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In lawsuit, media and Montana GOP committee head clash over what makes meeting public
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In lawsuit, media and Montana GOP committee head clash over what makes meeting public

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A legislator is asking to dismiss a lawsuit filed by media outlets over being blocked from a meeting by saying there was a lack of a quorum.

But a lawyer for the press counters that was by design, meant to bar the public from what should have been an open deliberation.

In February, a dozen news media organizations objected to a closed-door meeting of Republicans on the House Judiciary Committee, saying it violated right-to-know laws.

The meeting in question came when the House Judiciary Committee broke to caucus in January before voting on controversial legislation.

Committee chair Rep. Barry Usher, a Republican who represents rural Yellowstone and Musselshell counties, kept reporters from the GOP caucus meeting. Usher said he purposefully capped attendance at nine Republicans, one less than a quorum of the 19-member committee, so that the meeting would not be public.

A quorum is the minimum number of lawmakers needed for a committee to take action, in this case a majority of the committee's members. It's common for party members on legislative committees to caucus before acting on major bills to discuss how they'll vote.

The media organizations sued Usher in Lewis and Clark County District Court. The organizations signing on include The Associated Press, The Billings Gazette, Bozeman Daily Chronicle, Helena Independent Record, Missoulian, Montana Standard, Montana Free Press, Ravalli Republic, Lee Enterprises, Hagadone Media Montana, Montana Broadcasters Association and Montana Newspaper Association.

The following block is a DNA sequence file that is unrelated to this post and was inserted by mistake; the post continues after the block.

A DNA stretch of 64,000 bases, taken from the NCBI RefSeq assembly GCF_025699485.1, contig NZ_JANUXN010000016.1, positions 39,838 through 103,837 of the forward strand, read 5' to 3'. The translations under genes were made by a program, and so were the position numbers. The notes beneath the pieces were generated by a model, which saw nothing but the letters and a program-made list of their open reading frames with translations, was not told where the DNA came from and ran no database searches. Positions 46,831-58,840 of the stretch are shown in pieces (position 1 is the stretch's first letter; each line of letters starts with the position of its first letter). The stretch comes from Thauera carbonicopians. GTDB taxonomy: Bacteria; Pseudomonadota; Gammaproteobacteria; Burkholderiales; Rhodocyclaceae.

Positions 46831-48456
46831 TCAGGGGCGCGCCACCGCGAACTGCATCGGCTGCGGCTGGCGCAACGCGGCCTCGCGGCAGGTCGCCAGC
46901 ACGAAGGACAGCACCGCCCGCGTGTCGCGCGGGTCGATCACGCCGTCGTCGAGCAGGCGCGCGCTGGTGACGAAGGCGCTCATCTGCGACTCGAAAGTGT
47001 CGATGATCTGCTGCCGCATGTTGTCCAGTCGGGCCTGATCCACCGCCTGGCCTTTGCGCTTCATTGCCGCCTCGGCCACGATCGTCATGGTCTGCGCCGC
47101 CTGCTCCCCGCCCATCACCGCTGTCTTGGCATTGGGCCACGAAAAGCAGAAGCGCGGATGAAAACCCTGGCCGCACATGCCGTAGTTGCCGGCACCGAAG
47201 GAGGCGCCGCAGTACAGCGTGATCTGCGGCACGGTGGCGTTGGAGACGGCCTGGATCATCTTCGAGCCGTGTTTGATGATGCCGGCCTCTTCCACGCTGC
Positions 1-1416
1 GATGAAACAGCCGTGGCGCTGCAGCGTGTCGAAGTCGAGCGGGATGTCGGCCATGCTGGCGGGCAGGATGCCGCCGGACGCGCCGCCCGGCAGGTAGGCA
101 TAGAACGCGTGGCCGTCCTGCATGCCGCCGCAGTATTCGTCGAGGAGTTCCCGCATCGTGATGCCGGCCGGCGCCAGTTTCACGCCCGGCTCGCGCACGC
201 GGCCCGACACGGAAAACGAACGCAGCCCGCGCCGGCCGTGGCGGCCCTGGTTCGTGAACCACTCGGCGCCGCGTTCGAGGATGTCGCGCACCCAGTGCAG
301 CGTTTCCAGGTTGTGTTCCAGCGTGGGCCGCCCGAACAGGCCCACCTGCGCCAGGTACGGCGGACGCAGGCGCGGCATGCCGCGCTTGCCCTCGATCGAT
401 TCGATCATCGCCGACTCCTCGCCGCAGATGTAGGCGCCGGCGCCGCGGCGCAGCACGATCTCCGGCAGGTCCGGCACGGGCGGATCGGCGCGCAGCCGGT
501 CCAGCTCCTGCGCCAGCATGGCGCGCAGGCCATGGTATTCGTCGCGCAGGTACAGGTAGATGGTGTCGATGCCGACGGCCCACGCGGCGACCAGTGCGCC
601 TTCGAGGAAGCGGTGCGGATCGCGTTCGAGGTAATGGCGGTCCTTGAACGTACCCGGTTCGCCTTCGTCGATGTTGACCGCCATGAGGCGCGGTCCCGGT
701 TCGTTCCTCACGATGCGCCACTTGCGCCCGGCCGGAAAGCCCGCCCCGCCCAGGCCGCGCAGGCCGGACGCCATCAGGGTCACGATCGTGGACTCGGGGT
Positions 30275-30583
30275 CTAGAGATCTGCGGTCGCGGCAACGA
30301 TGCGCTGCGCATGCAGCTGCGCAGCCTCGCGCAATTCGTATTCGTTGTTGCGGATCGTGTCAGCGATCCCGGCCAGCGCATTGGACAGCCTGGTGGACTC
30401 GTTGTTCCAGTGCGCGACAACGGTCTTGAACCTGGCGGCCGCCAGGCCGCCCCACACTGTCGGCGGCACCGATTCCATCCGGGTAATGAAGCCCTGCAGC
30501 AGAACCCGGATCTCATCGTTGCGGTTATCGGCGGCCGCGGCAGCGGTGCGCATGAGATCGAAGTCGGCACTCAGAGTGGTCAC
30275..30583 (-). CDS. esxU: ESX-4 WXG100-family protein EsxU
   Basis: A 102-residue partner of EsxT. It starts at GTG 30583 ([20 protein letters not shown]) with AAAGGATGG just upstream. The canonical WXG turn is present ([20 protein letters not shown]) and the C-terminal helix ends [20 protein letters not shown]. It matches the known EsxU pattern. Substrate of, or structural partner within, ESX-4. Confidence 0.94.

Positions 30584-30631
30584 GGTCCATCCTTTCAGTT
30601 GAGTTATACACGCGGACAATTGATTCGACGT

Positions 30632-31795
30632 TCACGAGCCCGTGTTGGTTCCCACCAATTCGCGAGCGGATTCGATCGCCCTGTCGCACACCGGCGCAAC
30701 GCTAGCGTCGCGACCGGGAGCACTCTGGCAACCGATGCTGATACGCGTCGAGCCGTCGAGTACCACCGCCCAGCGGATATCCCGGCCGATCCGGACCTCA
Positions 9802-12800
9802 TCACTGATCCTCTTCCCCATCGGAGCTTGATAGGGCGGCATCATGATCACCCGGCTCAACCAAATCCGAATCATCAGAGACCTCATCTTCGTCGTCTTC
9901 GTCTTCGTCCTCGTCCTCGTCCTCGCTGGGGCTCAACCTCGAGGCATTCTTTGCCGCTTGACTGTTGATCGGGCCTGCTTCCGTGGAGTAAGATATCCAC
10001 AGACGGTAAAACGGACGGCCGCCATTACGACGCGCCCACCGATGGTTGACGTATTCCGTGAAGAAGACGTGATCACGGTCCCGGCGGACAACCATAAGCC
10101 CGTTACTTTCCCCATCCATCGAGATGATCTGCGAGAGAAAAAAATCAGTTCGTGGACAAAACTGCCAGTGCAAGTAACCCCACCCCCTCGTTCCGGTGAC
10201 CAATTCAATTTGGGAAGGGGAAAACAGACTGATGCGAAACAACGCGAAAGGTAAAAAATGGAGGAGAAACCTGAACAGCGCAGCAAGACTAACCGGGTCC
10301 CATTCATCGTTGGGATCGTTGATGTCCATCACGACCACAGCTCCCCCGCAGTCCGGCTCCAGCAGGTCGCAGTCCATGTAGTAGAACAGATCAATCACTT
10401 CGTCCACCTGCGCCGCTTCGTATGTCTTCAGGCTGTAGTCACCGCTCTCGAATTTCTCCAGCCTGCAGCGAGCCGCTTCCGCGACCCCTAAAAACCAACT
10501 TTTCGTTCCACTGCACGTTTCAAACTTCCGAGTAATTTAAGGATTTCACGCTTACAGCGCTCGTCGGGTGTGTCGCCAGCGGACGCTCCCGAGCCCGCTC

Lee Enterprises, of which the Montana State News Bureau is part, owns The Billings Gazette, Helena Independent Record, Missoulian, Montana Standard and Ravalli Republic.

In his counter to the lawsuit, filed April 1, Usher's attorney argues the media's claims about public access aren't valid since the meeting was not public by the definition of a lack of a quorum.

"By Petitioners’ own admission, no quorum was present at the alleged Jan. 21, 2021 discussion and, thus, there was no meeting or deliberation in violation of Montana’s open meeting laws," assistant state attorney general Aislinn Brown argued in the filing, representing Usher.

Brown called the meeting a "private discussion with eight other members of the 19-member committee." Brown also pointed to the House's own rules passed this session defining a quorum as a "majority of members of the committee."

But Mike Meloy, the lawyer representing the media outlets, argued there was no quorum by design in a move intended to keep media out. Usher told a reporter for the Montana State News Bureau the day of the meeting that it was his "policy that when we do caucus, we will not have 50% or more” of the committee to sidestep press access.